I don’t often celebrate Halloween to the extent I’d prefer. Inevitably, every year the event is suddenly a week away, and I have occasion to run around like a maniac, seeking a creative solution to my lameness. This year, I am planning ahead… by a week. But! This is what 2-day shipping is for. And without further delay, I present to you my plan for costume excellence:
This evening, I purchased some awesome hardware, called a LilyPad Arduino (http://lilypadarduino.org). It’s basically a flexible circuit that can be woven into any textile product using conductive thread. It has a USB adapter that allows me to program the system from my laptop. Simply plug in, download the firmware, unplug, and go. So, what exactly are we building?
Real-time interactive motion-sensitive performance art
Using embedded wearable electronics, we combine the computing power of a microcontroller with data from an accelerometer to control the intensity of an array of red, blue, green, and white LEDs woven into the fabric. In fact, all this is sewn right into the leather. We specifically chose to use gloves for this project because the hands are often the most expressive part of the body. The position of the arms dictates the direction of gravity measured by a sensor in the wrist. This signal is carried through stainless steel thread up the back of the hand into the LilyPad, where it is used to control the timing of signals out to the LED arrays for each color. When standing with arms down by your sides, the color is blue. With arms straight out, it’s green. With arms up, it’s red.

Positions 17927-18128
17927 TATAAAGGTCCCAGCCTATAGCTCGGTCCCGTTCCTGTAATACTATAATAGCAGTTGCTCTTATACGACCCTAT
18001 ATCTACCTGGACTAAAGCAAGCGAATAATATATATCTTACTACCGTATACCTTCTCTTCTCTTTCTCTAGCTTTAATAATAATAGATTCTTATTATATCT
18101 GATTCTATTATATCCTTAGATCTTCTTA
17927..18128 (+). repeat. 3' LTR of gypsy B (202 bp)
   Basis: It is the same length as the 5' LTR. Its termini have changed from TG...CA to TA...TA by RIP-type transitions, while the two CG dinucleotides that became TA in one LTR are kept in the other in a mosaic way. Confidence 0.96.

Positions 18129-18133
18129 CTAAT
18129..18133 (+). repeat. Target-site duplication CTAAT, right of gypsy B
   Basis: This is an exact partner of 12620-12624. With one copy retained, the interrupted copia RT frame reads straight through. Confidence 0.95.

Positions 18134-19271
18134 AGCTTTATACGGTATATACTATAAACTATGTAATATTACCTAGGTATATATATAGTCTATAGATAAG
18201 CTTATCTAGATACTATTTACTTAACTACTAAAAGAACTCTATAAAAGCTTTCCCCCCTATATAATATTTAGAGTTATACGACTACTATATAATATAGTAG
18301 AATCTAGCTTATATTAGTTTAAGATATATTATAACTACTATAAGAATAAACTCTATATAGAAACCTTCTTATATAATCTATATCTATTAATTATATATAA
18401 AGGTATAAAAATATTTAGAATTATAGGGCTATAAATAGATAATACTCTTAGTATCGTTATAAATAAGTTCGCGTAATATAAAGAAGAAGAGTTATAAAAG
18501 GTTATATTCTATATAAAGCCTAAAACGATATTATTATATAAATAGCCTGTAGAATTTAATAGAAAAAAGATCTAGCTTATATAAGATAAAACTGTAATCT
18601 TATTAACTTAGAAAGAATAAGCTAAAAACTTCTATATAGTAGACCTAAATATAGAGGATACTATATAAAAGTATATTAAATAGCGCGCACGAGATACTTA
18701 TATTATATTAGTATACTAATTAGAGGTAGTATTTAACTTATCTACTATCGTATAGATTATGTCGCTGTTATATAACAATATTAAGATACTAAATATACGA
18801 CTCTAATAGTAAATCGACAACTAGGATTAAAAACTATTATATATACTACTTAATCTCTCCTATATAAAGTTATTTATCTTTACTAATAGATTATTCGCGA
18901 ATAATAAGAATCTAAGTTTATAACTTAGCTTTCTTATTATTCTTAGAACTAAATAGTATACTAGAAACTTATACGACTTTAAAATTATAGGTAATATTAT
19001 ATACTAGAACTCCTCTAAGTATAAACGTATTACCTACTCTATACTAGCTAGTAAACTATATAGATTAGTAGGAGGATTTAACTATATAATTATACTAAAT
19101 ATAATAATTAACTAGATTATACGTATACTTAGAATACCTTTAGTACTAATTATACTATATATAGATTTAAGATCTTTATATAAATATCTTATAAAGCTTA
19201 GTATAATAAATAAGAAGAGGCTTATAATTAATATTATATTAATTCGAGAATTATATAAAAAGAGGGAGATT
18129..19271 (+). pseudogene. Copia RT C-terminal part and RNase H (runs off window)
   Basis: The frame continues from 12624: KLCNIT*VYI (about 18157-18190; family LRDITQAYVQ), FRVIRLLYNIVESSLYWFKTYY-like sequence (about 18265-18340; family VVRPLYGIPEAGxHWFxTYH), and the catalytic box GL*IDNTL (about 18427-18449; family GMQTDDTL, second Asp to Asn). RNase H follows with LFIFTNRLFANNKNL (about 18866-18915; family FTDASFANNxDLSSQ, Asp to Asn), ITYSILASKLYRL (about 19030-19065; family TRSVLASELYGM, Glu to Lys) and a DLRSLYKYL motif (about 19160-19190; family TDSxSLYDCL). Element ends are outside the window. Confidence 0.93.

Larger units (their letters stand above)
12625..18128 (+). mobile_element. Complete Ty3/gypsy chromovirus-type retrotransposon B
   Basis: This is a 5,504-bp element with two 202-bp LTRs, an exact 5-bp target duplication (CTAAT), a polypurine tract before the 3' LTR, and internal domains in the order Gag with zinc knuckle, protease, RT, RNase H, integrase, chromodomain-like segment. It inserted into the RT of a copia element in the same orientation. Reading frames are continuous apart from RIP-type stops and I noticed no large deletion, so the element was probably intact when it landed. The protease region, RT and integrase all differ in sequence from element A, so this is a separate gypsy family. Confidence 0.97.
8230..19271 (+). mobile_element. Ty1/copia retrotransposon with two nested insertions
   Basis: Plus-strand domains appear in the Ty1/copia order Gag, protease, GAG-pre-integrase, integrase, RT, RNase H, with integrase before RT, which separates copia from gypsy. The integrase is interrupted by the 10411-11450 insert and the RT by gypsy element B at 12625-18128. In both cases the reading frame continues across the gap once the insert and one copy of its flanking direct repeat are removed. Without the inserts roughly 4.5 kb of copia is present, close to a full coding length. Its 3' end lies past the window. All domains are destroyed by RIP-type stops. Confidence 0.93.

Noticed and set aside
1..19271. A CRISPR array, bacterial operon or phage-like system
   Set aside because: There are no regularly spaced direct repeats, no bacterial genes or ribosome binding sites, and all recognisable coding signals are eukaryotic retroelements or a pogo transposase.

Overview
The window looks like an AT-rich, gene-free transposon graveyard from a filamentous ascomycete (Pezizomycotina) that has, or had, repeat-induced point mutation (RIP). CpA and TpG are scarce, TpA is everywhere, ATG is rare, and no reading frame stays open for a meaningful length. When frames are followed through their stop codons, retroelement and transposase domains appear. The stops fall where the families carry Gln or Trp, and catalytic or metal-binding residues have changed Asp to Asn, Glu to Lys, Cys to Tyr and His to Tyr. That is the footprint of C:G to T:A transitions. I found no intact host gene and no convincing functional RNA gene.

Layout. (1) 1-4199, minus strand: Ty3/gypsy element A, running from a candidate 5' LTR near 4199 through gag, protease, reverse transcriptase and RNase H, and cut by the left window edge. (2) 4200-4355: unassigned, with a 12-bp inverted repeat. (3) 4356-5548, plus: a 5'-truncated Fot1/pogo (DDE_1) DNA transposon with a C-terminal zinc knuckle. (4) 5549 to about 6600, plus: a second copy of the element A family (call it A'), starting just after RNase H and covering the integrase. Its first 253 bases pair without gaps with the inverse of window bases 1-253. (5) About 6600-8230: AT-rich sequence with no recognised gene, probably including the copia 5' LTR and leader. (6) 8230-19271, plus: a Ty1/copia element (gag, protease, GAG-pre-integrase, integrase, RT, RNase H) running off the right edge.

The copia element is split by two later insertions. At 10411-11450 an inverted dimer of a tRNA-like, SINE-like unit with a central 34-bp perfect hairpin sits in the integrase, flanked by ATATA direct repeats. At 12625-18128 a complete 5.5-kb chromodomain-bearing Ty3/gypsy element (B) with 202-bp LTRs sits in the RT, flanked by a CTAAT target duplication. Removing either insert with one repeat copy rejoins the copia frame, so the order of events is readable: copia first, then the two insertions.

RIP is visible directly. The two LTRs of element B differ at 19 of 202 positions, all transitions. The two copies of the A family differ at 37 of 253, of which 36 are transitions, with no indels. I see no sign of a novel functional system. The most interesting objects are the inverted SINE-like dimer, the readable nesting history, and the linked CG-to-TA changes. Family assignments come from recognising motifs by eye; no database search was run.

This motion-sensitive color presentation is wonderful on its own. When combined with dance, it takes on a new dimension, especially at night. The bright color against the dark makes for an ethereal experience. But that’s not far enough. We wanted to give some extra depth and richness to the experience, some way for the dancer to control the lights, either through movement or some manual interface. So, we added interactivity to the fingers. When pressing the thumb and index finger tips together, the LEDs flash slowly. The middle finger and thumb yield a medium frequency flash. The ring finger and thumb produce a high frequency flash.
With this combination of movement and touch, the dancer conjures a very specific visual experience, blending motion, light, and song. Observant readers will note I have not described a costume for myself. No, this costume is intended for my girlfriend. I will most likely go as Zombie Steve Jobs and watch her dance. She is, after all, a ninja dancer. *smoke bomb*